What other alternative energy source is there that can replace oil? For now there is oil, so the development of the electric car, hydrogen fuel cells, solar induction devices, and various biofuels exist because of oil driven industry to produce them. How will the end of oil affect these industries when there is no other market viable method of producing enough oil to maintain the current infrastructure let alone meet the demands of the exponential growth culture.

What other alternative energy

What other alternative energy source is there that can replace oil?

There is no other alternative energy source to replace oil. The industries that have materialised because of the widespread availability of oil will expire once oil supplies are exhausted. EOC

What other alternative energy

What other alternative energy source is there that can replace oil?

All forms of available base energy are finite. There is no other energy that is on par with oil unless you are counting on science fictions solutions like energy from the void to step out of of the realm of fiction into reality. It is always at this point in the discussion where 'pro-capitalism's longevity' hopefuls turn to faith in the unknown to give them a false calm that it will be 'alright on the night' and to keep plowing ahead full steam...

Heres a rewording, "ours is a market driven ship, the greater the icebergs on the surface, the greater the incentive to shift the ship out of the way of the submerged bergs with our surplus alternative large rudder we hope we have in storage....to replace the really small one we have now...oh what was that, there is no other rudder than the small one currently mounted at the stern? Hard-a-starboard, Hard-a-starboard.....fuck, whats that graunching noise???? Dam those anarcho commies, they were right....but I wont admit it though...gurgle...glug...glug" ;)

Jump ship then.

Right, and anarchism/communism is meant to solve the problem of finite energy... how exactly?

To expand your poor analogy even further, whether it's the fine scooner "SS Capitalism" or the leaking junk "MV Anarchism", society still needs a ship, and there will still be icebergs.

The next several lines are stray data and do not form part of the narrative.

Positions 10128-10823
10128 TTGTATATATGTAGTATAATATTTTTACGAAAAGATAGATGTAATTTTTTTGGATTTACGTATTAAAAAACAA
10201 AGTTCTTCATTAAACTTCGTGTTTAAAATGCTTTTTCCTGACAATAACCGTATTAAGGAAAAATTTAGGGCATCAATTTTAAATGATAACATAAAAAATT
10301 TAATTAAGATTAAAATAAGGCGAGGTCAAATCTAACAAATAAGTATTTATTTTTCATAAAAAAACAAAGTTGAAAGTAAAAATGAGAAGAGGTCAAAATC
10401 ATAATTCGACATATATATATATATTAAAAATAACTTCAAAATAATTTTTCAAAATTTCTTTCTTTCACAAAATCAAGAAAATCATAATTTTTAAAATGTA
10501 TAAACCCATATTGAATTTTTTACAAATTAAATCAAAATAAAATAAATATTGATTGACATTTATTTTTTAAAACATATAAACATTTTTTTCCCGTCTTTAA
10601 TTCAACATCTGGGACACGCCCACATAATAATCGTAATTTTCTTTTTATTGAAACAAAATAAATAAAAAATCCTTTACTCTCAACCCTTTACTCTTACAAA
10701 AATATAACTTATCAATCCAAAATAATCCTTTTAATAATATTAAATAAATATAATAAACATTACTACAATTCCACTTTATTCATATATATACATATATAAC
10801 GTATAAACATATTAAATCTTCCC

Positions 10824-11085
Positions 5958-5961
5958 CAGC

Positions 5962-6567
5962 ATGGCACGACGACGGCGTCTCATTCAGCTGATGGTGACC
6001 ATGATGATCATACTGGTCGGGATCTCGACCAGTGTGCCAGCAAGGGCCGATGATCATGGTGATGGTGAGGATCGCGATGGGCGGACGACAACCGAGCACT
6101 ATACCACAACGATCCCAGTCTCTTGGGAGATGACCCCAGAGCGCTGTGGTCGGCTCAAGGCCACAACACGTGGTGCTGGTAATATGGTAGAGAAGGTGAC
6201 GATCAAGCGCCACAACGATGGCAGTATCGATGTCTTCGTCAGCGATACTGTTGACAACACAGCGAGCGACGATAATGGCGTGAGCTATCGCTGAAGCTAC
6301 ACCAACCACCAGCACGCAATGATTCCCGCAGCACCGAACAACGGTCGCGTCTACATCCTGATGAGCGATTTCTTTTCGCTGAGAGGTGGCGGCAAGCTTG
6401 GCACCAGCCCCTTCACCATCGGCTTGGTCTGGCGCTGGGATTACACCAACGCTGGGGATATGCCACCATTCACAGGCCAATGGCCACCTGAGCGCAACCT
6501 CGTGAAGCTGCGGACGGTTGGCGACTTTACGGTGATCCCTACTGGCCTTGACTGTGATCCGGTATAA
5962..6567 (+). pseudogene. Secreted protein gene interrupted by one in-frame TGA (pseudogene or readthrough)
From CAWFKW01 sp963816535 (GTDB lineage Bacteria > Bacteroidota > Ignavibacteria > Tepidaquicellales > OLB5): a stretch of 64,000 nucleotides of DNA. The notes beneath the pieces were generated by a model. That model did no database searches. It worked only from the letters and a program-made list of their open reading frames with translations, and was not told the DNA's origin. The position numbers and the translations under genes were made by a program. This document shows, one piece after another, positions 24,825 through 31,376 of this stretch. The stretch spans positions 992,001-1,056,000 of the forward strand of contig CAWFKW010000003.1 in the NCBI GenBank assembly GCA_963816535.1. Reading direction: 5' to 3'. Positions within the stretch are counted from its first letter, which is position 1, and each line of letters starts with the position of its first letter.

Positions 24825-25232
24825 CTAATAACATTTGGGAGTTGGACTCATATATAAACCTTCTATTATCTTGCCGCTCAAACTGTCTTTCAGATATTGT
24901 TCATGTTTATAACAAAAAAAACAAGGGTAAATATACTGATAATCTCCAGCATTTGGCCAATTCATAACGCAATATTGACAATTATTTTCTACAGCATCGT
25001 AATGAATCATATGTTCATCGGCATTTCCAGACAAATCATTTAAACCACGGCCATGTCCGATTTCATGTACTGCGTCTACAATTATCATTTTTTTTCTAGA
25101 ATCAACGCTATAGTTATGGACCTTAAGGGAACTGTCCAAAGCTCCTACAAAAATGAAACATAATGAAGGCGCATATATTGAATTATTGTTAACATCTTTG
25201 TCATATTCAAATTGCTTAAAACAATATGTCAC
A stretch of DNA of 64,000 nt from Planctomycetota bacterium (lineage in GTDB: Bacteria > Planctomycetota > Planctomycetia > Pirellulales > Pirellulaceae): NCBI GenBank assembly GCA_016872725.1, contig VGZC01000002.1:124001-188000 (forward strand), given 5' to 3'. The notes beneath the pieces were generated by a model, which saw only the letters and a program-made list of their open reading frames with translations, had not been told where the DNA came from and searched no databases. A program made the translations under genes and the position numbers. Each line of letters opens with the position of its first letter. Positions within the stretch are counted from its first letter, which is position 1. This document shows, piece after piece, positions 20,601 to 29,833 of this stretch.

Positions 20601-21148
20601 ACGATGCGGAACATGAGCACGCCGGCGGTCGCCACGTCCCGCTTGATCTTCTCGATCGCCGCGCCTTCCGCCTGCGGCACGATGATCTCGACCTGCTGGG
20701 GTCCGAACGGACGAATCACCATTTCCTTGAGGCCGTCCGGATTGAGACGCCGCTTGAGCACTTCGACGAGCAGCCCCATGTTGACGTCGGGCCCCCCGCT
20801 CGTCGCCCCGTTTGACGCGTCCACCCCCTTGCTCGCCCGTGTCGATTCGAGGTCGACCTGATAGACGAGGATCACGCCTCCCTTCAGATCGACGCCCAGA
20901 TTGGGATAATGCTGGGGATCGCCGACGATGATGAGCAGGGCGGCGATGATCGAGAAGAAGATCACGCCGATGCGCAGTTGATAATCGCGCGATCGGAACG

The question is simple: which boat would you rather be on?

There is no other ship and

Well, ok, to continue the analogy....

There is no other ship and 'we' have already struck the iceberg at full steam (peak oil), the stoleaways from the lower deck have seen the folly of the greedy rich bastards and fortunately had taught ourselves a thing or two about making lifeboats and oars from deckchairs. But before the lower deckers and stoleaways embark on that last resort exercise, some thought they might just have a crack at overunning the bridge, tossing the captain and his ilk over the side, shove the ship into ahead dead slow making it easier to get into the lifeboats, while we make as many liferafts as poss and pop them into the water so as many as possible can piss off to the nearest land mass.

Rather that, than wait around for the ruling class while they sit around denying that this could ever happen, then come to their senses as oil industries fail and there is no replacement energy source, then try to save their own arses at the last minute leaving the working class locked down in the lower decks to drown and in the engine room stoking the fossil fuel boilers until the ship goes arse up.